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SAMPLE PRESENTATION SCRIPT

This section provides a sample script for Introduction


delivering a half-day to full-day presentation
covering all of the topics listed in the outline. Distribute handouts. Ha
Tailor the script to your chosen program nd
ou
length, content and audience. • Making Library ts
Resources Accessible
to People with
Presentation Outline Disabilities
• Working Together: People
Introduction with Disabilities and Computer
Success stories Technology
Legal issues • Meet the Speakers in the Videotape: Working
Definitions and statistics Together: People with Disabilities and
Computer Technology
General Library Access • World Wide Access: Accessible Web Design
Building and physical environment • Meet the Speakers in the Videotape: World
Staff Wide Access
Services

Adaptive Technology Put up overhead


transparency.
Assisting people with: Universal Access:
Low vision
Electronic Information
Blindness
in Libraries
Hearing and speech impairments I’m here today to
Specific learning disabilities share with you infor-
Mobility impairments mation and issues
Health impairments related to people with disabili-
Beginning the process of planning for ties, electronic resources, and libraries.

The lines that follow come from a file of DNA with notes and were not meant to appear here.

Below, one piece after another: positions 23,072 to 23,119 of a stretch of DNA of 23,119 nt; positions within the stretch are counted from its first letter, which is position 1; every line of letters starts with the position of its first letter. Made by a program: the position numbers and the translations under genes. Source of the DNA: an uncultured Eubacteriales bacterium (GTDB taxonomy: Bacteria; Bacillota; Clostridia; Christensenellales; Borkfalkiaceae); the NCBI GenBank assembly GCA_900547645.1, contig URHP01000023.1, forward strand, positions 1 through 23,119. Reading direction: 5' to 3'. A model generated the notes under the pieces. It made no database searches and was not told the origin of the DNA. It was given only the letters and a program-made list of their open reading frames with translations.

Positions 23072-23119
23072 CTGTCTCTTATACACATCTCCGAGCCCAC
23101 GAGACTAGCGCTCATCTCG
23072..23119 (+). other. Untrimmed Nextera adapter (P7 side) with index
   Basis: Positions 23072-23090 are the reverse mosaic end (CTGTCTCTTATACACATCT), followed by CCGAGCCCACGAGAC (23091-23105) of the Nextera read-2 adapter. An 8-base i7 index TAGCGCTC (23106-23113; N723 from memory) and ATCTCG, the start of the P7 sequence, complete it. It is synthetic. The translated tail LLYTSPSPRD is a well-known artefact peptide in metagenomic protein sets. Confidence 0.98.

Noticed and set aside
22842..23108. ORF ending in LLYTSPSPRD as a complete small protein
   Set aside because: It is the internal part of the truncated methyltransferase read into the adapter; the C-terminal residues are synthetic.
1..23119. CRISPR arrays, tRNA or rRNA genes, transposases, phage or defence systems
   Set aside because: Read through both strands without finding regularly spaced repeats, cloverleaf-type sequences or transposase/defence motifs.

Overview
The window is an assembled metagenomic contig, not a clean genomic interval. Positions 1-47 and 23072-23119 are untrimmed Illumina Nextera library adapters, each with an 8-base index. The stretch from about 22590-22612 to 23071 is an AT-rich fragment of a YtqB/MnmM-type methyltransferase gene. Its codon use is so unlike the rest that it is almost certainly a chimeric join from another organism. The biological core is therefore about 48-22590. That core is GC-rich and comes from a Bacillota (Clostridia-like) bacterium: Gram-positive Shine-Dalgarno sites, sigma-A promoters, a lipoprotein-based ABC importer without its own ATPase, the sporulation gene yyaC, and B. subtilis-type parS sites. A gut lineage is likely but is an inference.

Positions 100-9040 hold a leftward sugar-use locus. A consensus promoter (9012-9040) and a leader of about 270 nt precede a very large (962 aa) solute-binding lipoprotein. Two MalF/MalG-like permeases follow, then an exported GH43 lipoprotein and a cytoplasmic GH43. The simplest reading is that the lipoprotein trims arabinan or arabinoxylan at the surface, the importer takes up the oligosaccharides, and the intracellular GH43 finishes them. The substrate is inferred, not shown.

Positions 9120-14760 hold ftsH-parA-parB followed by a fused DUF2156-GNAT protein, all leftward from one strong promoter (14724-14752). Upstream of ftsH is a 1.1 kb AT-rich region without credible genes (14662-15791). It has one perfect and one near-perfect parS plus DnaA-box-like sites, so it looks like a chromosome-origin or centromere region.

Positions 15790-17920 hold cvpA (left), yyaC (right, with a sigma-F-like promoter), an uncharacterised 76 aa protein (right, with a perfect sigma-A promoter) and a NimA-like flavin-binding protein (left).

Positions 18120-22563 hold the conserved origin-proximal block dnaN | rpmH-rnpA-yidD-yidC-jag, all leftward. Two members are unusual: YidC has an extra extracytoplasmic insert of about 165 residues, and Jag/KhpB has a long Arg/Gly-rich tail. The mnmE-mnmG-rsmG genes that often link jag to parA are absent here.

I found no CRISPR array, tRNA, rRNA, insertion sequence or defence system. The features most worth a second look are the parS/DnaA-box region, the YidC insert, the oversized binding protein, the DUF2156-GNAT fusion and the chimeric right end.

adaptive technology
Getting started: a list of adaptive
technology devices
Put up overhead Computers
Resources +
transparency. Adaptive Technology
+
Electronic Resources Electronic Resources
=
Universal design principles Recent advances in Opportunities
Accessible Web design adaptive computer
General page design technology, greater reli-
Graphical features ance on computers, and increased
Special features availability and networking of electronic
Web pages test information resources have resulted in life-
Resources changing opportunities for many people with
Summary disabilities. In combination, these technolo-
gies provide many people with disabilities

7 Universal Access: Electronic Resources in Libraries


better access to education, careers, and other background, a videotape presentation and
life experiences. discussion of adaptive technology for comput-
ers will bring our focus to electronic resources
Libraries play an important role in ensuring in libraries. The last segment of the program